Giving employees periods of leave, for instance, may seem unproductive at first but will pay off in the long run. Forcing employees to take leave allows your company to argue you're looking after their wellbeing. After all, they can't argue you're overworking them if you mandate occasional breaks and relief periods wherein they're not expected to show up to the office. This is another way that a good employment law foundation gives your business a fighting chance if it ever finds itself in legal hot water.
Other standard elements of employer protection include documenting everything that happens in the workspace to the greatest extent possible. If someone is injured, you can't cover it up; you must clearly address what happened, why, and how you intend to move forward. Recordkeeping isn't always easy, and it sometimes demands a dedicated specialist, but the detailed records will pay for themselves as time goes on. You might avoid an incredibly expensive lawsuit because you held on to a contract with terms clearly favorable to your legal argument.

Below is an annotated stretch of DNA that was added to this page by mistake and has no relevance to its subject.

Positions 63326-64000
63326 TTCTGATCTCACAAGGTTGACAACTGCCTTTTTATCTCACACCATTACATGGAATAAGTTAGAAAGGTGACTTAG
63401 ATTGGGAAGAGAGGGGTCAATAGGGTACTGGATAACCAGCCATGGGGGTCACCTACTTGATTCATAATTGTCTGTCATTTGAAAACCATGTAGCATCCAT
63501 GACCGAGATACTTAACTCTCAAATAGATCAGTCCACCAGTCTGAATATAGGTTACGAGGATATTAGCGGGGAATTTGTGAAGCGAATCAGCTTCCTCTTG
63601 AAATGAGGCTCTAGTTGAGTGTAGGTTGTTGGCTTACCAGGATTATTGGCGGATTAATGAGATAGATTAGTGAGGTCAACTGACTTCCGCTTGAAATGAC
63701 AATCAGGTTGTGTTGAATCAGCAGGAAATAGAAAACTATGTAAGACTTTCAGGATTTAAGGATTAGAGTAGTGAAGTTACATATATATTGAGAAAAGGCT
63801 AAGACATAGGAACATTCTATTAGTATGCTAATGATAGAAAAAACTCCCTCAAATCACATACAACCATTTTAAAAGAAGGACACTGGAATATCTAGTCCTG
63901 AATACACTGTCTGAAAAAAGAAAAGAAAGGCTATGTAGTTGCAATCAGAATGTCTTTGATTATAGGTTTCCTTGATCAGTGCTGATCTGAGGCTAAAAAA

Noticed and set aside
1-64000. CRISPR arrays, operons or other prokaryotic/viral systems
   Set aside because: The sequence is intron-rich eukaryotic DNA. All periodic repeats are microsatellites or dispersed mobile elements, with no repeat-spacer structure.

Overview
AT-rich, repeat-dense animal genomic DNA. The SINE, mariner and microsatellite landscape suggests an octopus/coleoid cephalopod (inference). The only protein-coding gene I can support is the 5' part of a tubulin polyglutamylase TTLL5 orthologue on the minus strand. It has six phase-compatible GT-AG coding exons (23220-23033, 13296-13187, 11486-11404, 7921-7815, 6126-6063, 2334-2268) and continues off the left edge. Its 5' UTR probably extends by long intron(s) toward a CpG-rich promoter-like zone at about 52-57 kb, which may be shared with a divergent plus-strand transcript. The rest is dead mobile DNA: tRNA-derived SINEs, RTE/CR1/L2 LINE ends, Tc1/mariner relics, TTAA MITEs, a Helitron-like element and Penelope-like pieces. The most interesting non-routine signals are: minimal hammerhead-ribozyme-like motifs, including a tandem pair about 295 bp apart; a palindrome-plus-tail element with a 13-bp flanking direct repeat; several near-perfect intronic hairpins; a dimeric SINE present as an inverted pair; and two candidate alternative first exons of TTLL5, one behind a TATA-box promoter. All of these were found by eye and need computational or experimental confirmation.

It may seem obvious that you need a legal expert to help you establish good employment law foundations, but few entrepreneurs know where to start when it comes to soliciting the services of good legal counsel. Lawyers come in all types, after all, and finding an effective yet affordable one can be a real nightmare if you're unfamiliar with the ins and outs of the legal industry.
How to find an excellent lawyer